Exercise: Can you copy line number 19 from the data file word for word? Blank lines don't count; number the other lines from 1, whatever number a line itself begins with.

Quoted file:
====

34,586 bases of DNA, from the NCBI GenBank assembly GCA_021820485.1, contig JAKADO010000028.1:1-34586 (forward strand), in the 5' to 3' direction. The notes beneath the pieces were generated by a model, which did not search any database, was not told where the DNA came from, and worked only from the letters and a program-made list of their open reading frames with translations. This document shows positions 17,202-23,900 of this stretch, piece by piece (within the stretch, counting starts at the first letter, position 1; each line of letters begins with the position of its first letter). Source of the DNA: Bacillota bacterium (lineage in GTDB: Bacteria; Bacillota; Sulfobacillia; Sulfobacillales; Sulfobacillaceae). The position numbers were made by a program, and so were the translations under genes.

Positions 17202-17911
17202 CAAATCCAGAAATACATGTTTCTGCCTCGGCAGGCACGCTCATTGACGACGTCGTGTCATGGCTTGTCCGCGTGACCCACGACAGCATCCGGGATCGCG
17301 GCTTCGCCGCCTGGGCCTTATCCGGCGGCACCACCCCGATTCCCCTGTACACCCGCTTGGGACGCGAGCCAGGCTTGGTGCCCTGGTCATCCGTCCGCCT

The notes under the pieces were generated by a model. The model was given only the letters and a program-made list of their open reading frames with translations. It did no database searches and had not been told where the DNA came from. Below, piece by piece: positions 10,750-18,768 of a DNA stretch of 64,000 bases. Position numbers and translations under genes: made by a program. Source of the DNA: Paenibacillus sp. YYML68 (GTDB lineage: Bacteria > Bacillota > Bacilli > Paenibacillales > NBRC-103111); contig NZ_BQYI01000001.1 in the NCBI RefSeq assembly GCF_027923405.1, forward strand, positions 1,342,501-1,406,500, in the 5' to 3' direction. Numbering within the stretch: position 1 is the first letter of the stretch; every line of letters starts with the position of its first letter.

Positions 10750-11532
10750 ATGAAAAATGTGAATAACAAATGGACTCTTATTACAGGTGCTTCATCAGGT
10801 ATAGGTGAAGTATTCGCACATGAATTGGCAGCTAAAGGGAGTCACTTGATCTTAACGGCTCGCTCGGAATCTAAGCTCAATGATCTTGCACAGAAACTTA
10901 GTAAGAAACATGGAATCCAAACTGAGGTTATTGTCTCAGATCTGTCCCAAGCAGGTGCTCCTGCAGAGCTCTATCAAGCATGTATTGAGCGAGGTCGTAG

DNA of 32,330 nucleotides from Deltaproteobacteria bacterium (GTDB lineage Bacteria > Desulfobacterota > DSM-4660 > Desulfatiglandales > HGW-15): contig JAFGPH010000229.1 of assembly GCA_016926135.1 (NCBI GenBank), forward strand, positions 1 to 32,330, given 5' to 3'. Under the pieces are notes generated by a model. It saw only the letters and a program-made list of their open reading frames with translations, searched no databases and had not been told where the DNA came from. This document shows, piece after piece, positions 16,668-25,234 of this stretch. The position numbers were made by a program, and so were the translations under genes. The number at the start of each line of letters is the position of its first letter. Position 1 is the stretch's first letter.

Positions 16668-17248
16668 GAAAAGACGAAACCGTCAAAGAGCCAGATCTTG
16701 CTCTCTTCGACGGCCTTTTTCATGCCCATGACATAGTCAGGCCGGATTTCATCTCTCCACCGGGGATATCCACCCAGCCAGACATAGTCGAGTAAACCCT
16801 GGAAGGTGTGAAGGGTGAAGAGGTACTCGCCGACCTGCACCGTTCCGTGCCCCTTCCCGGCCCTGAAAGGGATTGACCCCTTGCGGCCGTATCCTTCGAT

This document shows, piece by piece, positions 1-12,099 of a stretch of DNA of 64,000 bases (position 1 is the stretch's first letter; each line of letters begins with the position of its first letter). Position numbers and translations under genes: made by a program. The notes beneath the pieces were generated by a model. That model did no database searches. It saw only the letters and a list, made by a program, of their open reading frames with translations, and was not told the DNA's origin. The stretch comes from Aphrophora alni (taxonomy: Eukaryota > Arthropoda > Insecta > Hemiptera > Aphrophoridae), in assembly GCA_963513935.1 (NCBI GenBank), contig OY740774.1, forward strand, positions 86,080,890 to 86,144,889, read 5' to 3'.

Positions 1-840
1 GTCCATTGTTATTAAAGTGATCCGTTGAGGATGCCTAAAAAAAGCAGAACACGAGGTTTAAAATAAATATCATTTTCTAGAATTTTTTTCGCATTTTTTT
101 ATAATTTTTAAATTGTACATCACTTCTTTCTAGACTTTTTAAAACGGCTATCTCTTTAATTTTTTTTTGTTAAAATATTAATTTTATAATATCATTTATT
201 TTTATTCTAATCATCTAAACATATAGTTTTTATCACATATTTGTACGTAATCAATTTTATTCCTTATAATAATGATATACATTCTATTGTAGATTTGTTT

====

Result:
201 TTTATTCTAATCATCTAAACATATAGTTTTTATCACATATTTGTACGTAATCAATTTTATTCCTTATAATAATGATATACATTCTATTGTAGATTTGTTT